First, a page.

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The purpose of this study is to determine whether a continuous infusion of local anesthesia with a catheter in the surgical wound reduces patient consumption of opiates by 30% in the 48-hour postoperative period following surgery for colorectal neoplasm and hepatic surgery versus the continuous infusion of physiological serum.
Postoperative analgesia in major abdominal surgery is managed with intravenous PCA (patient controlled analgesia) with morphine associated to non-steroidal anti-inflammatories drugs (NSAD) and paracetamol in the first 48 hours of the postoperative phase. With this multimodal approach patients undergoing colorectal surgery have a median pain score on the verbal scale (0-10) of 3 (range 0-8) with a mean of morphine consumption of 54 mg (SD 24 mg) and patients undergoing hepatic surgery have a median pain score of 2(range 0-7) with a mean of morphine consumption of 28 mg (SD 17 mg).
Although opiates are very potent analgesics they also produce side effects and numerous studies have demonstrated a significant reduction in morbidity when patients received lower dose of opiates during anesthesia and in postoperative period. Continuous infusion of local anesthetics in the surgical wound has been used for pain control in different types of surgeries. However, controversial reports has been reported in abdominal surgery.
We are conducting prospective, randomised and double-blind placebo control trials in two surgical models (colo-rectal oncologic surgery and hepatic resection) using continuous perfusion of ropivacaine 0.38% in the surgical wound versus saline.
Anesthetic protocol is the same for all patients.
Patients undergoing colo-rectal surgery can be operated either in laparotomy or laparoscopic technique therefore patients are stratified into four groups once surgical closure has begun:
- Group A1 ropivacaine and laparotomy
- Group A2 ropivacaine and laparoscopy
- Group B1 saline and laparotomy
- Group B2 saline and laparoscopy
In the preanesthesia visit patients who match inclusion criteria are invited to participate in the study and they signed the informed consent. When the patient is in the theatre a nurse not involved in the management of patients opens a closed envelope which indicates the solution to be prepared according to the assigned group.
The surgeon inserts a multiperforated catheter at the subfascial level of surgical wound , just below the suture of the muscular fascia (between the peritoneum and the muscular fascia) and after that surgeons finish the subcutaneous plane and the skin. After the closure a bolus of 5 ml (laparoscopy colon surgery)or 10 ml (laparotomy colon and hepatic surgery) of the solution is given through the catheter and subsequently an elastomer filled with ropivacaine or saline is connected. The catheter is fixed to the skin with steri-strip and sterile dressing.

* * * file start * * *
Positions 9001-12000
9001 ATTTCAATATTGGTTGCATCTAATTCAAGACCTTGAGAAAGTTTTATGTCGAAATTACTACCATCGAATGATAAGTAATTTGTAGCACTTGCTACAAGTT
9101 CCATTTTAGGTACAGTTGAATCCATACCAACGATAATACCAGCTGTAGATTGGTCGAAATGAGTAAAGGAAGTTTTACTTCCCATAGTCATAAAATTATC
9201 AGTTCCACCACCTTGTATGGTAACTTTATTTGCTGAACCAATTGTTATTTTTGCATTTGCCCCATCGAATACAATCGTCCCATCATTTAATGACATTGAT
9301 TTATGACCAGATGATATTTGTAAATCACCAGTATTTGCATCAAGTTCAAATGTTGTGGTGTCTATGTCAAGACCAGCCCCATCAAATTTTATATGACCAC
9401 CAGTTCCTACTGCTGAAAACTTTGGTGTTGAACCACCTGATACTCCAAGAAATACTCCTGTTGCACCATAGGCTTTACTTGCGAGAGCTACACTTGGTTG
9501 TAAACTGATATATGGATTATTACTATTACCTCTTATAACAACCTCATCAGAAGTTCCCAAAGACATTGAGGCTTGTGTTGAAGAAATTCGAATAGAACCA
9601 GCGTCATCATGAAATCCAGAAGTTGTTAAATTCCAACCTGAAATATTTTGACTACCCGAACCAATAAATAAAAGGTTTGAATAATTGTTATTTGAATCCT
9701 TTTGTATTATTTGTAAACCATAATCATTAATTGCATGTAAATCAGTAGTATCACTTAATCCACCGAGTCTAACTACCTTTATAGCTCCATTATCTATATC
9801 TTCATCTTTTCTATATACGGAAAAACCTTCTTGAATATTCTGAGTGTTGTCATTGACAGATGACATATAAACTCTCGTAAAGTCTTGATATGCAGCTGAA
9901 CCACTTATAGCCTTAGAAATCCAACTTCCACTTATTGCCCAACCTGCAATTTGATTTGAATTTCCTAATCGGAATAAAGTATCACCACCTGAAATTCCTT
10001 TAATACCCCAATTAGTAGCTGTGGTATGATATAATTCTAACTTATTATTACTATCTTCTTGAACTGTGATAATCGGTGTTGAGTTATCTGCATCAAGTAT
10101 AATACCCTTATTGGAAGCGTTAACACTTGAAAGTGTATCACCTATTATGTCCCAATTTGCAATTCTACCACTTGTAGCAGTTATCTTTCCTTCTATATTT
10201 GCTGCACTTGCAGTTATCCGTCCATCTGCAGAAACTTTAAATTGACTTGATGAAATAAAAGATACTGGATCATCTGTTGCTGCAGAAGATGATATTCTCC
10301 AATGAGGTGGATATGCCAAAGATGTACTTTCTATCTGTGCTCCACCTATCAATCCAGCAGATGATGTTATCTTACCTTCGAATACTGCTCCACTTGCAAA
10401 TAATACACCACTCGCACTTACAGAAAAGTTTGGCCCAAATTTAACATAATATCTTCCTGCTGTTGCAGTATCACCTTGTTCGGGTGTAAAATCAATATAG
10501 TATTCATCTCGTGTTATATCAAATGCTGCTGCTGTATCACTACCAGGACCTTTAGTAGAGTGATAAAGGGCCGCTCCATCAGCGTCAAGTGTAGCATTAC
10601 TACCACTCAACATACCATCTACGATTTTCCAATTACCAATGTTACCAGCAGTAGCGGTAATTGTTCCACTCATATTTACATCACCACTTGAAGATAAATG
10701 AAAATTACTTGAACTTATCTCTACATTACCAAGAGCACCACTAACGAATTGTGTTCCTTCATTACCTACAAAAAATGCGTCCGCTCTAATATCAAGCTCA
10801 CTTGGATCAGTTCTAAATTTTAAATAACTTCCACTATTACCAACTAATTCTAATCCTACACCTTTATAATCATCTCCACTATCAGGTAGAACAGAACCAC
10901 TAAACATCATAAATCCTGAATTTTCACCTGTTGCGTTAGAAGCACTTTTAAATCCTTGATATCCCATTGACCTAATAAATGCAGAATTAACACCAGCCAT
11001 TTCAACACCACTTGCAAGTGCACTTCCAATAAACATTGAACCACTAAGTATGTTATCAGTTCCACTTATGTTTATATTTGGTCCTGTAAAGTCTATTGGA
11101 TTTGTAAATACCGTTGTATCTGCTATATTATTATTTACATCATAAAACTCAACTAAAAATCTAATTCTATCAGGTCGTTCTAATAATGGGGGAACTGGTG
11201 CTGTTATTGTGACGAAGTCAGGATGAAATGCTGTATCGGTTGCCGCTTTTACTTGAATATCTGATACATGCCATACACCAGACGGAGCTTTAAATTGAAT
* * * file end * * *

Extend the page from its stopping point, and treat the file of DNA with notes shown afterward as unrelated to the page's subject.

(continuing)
During the procedure we administer in a protocol basis the NSAD and thirty minutes before the end of the surgery we administer morphine. In the postoperative period the patient receives a NSAD regime and a PCA morphine treatment. As a alternative analgesia we give metamizol when the patient presents pain score > 3 according to the verbal scale.
The catheter is withdrawn after 48 hours and also the PCA and the analgesic treatment is with NSAD.
Allocation: Randomized, Control: Placebo Control, Endpoint Classification: Efficacy Study, Intervention Model: Parallel Assignment, Masking: Double Blind (Subject, Caregiver, Investigator), Primary Purpose: Treatment
Anesthesiology Service of Univeritary Hospital of Bellvitge
Hospitalet . Barcelona
Enrolling by invitation
Hospital Universitari de Bellvitge
Published on BioPortfolio: 2014-08-27T03:15:37-0400
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A nonsteroidal anti-inflammatory agent with potent analgesic and antiarthritic properties. It has been shown to be effective in the treatment of OSTEOARTHRITIS; RHEUMATOID ARTHRITIS; ankylosing SPONDYLITIS; and in the alleviation of postoperative pain (PAIN, POSTOPERATIVE).
Pain during the period after surgery.
A narcotic analgesic that can be used for the relief of most types of moderate to severe pain, including postoperative pain and the pain of labor. Prolonged use may lead to dependence of the morphine type; withdrawal symptoms appear more rapidly than with morphine and are of shorter duration.
Abdominal symptoms after removal of the GALLBLADDER. The common postoperative symptoms are often the same as those present before the operation, such as COLIC, bloating, NAUSEA, and VOMITING. There is pain on palpation of the right upper quadrant and sometimes JAUNDICE. The term is often used, inaccurately, to describe such postoperative symptoms not due to gallbladder removal.
Relief of PAIN, without loss of CONSCIOUSNESS, through ANALGESIC AGENTS administered by the patients. It has been used successfully to control POSTOPERATIVE PAIN, during OBSTETRIC LABOR, after BURNS, and in TERMINAL CARE. The choice of agent, dose, and lockout interval greatly influence effectiveness. The potential for overdose can be minimized by combining small bolus doses with a mandatory interval between successive doses (lockout interval).
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